Saturday, February 20, 2010

Appropriating Attire

In the first part of two panels on "How Race, Ethnicity and Class Shape Digital Media Practices and Activism" at the Digital Media and Learning Conference, session chair danah boyd encouraged a range of scholars to speak about research about Internet practices that constitute a form of racial profiling online.

The session began with Alexandrina Agloro's analysis of how the website Stardoll was used by working class girls of color in a youth center with a computer lab. Agloro argued that white defaults and racial coding of attractiveness shape behavior in ways that might be familiar to those who have seen Kiri Davis's A Girl Like Me in which the young filmmaker restages the famous pre-Brown v. Board of Education white doll/black doll study and gets similar results decades later.

Since I've had a lively exchange with Henry Jenkins about "Multiculturalism, Appropriation, and the New Media Literacies" and what I call the "Vanilla Ice Problem," I was particularly interested to hear Heather Horst's presentation about YouTube responses to Jamaican dance hall music by white participants. Horst focused her analysis on ways that the "Dutty Wine" dance had been redone by non-Jamaicans in videos like this and this and how Jamaicans viewing these videos might react very negatively to forms of appropriation that might be celebrated by others. Her reading of "culture, class, and race" in terms of "phenotype" and "inscriptions on the body" suggested a number of interesting avenues for YouTube research.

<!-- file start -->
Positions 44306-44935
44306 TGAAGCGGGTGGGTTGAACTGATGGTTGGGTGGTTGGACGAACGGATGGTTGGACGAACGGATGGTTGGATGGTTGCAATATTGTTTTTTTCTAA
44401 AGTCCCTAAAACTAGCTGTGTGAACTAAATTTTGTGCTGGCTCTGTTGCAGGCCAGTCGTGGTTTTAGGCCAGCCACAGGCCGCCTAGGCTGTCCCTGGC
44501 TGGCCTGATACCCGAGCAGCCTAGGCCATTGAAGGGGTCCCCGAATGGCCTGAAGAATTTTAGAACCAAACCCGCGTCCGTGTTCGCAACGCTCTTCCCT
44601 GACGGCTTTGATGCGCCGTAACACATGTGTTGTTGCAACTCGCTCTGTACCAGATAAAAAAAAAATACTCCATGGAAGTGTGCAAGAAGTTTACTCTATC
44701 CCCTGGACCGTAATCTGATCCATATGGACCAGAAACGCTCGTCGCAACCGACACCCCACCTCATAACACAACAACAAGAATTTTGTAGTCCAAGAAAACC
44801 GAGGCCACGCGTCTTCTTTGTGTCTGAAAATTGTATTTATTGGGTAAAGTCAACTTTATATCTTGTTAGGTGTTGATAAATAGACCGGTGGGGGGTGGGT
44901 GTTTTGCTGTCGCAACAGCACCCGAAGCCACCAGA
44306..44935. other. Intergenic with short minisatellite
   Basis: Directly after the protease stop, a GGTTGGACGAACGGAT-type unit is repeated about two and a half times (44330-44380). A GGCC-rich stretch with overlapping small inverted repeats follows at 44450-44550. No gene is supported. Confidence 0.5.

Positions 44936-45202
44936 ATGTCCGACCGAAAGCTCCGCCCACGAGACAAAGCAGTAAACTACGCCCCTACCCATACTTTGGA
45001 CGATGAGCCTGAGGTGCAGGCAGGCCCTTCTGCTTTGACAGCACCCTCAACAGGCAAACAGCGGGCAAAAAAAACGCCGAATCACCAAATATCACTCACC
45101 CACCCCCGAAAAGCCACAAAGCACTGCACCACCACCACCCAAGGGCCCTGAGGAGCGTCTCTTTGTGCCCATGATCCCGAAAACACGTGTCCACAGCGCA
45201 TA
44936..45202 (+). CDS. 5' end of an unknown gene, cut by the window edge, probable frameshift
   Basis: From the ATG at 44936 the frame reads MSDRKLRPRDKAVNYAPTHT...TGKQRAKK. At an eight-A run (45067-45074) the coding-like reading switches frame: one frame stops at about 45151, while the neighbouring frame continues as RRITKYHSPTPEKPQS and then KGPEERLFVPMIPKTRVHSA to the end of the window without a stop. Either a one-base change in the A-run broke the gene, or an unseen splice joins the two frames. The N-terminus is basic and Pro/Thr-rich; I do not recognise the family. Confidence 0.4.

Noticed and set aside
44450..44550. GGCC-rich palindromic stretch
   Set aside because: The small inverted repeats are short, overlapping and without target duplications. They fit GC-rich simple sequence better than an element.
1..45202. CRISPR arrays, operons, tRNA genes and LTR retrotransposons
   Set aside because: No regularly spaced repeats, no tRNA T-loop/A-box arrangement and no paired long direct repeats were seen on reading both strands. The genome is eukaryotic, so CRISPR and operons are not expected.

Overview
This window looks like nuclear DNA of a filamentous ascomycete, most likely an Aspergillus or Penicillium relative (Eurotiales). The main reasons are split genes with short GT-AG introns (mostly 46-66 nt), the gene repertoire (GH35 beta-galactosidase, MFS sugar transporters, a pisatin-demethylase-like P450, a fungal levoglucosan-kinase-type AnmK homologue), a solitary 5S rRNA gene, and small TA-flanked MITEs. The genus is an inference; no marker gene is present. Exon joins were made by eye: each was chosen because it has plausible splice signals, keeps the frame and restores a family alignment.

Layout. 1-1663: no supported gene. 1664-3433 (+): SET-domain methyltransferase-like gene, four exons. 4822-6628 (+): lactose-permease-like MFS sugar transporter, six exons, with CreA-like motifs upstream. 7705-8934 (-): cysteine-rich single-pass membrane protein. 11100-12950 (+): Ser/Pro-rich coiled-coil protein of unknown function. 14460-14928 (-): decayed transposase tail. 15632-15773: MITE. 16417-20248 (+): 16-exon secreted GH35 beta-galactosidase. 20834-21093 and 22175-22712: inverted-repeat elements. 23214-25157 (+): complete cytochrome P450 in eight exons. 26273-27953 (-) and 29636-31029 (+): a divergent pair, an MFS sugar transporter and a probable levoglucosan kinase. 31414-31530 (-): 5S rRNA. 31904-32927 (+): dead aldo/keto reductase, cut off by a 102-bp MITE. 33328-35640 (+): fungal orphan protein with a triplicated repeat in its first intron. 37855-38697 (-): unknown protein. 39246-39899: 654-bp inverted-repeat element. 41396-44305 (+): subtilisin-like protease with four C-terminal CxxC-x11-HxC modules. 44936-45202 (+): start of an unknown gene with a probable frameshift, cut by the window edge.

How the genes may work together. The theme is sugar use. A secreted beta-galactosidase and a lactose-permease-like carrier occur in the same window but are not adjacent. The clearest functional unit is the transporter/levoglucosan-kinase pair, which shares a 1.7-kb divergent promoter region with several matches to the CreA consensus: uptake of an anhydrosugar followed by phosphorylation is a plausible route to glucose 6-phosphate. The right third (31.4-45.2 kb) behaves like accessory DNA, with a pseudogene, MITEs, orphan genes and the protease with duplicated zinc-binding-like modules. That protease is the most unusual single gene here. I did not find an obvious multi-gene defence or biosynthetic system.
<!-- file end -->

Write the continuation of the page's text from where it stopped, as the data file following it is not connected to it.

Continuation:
Next Katynka Martinez looked at how "home in where the humor is" when it comes to a young boy creating a game called "El Imigrante" that satirizes the realities of Latin American life in Southern California. (As a college student, he later went on to suggest a PacMan game in which the UC Regents serve as ghosts.)

Lisa Nakamura closed the session with a great presentation about racialized trash talking among professional videogame players, whether they be elite competitors with corporate sponsorships or Chinese gold farmers toiling in industrialized gaming.

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